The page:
On the inside, though, the Mercedes has plenty of material richness and acres of space, and it has taken on a conspicuous amount of digital display technology intended to win back customers who’ve had their head turned by Tesla over the past 10 years. It’s a touch roomier and airier-feeling than the Bentley, and has better visibility and a bigger boot.
On some level this is a working car, whereas the Bentley is much more of an indulgence. You can tell the difference. There’s an honesty and a bit less imposing grandeur about the Mercedes; you wouldn’t feel quite as much need to put on a jacket and tie to drive it – although, funnily enough, I suppose a great many will.
Not all of the car’s ‘digital improvements’ are worth their place, though, even if their adoption is somewhat inevitable in the coming luxury epoch of the over-the-air update. There’s an upsized augmented reality head-up display and a set of 3D digital instruments, which between them can rather bombard and confuse your eyeballs with all kinds of information you may or may not feel you need.
The fascia is dominated by a square, 12.9in touchscreen infotainment system that seems to awkwardly displace some of the fittings around it, and which is raked just far enough from the vertical to reflect light admitted by the nearside windows directly at the driver’s face. All are included for ‘wow’ factor, really – not, I suspect, because they make the S-Class easier to operate on any level.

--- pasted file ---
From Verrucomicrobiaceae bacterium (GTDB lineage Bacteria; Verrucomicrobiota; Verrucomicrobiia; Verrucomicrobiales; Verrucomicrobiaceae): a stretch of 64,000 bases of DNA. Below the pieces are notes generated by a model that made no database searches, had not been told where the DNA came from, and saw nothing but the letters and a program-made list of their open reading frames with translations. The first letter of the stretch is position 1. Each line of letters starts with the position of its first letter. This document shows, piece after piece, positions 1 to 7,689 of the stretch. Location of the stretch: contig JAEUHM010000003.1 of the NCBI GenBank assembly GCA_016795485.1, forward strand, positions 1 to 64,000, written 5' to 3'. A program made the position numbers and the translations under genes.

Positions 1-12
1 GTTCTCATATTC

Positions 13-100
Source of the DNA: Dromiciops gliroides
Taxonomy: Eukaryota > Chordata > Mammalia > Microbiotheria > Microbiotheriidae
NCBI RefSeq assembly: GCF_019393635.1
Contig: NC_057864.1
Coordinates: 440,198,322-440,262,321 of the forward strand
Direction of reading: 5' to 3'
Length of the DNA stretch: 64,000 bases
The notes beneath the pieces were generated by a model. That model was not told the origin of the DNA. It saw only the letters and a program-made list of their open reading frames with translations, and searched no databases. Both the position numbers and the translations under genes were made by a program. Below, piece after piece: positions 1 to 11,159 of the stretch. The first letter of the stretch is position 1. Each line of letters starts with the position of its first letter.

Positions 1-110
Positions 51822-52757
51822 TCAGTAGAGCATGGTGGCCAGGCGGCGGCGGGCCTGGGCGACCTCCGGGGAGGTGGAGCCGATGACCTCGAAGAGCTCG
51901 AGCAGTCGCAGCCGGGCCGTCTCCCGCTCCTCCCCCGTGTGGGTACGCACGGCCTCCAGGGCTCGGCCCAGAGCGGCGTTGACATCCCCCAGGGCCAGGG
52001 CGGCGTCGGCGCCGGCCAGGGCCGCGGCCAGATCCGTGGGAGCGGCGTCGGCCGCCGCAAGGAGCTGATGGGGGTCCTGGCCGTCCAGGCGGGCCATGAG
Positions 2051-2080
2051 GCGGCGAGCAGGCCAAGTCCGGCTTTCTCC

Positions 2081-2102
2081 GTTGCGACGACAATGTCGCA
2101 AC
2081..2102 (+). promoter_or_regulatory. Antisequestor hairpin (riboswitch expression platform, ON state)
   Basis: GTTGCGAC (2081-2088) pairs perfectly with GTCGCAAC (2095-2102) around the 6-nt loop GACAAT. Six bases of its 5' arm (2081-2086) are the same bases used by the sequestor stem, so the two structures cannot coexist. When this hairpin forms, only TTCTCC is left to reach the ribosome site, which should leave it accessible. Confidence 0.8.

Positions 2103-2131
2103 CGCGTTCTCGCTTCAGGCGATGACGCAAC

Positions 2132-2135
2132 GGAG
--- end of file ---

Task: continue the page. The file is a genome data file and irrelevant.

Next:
Plainly, Mercedes thinks S-Class owners and drivers want more digital tech at almost any cost. To be fair, you do learn to adapt the car’s settings so that you don’t get bamboozled by pointing navigation arrows and holographic wizardry when at the wheel. You get used to the touchscreen controls for so many things, too; I wouldn’t choose them, but I could learn to live with them.
Maybe that was why, at the end of our test, it wasn’t actually all the new cabin technology that seemed to sell the S-Class short. Compared with the Flying Spur, it was actually the cabin materials. The Bentley’s knurled, mirror-chrome air vents, switches and fittings just look so good; their temperature, texture and solidity all make them a rare treat to the touch, too. Its leathers are beautifully soft and add an opulent finish wherever they’re used (which is almost everywhere there isn’t real chrome or wood). If you don’t like the ‘drinks cabinet’ walnut veneer, there’s quite the array of alternatives. Inside and out, almost every inch of the car both looks and feels really quite lavish.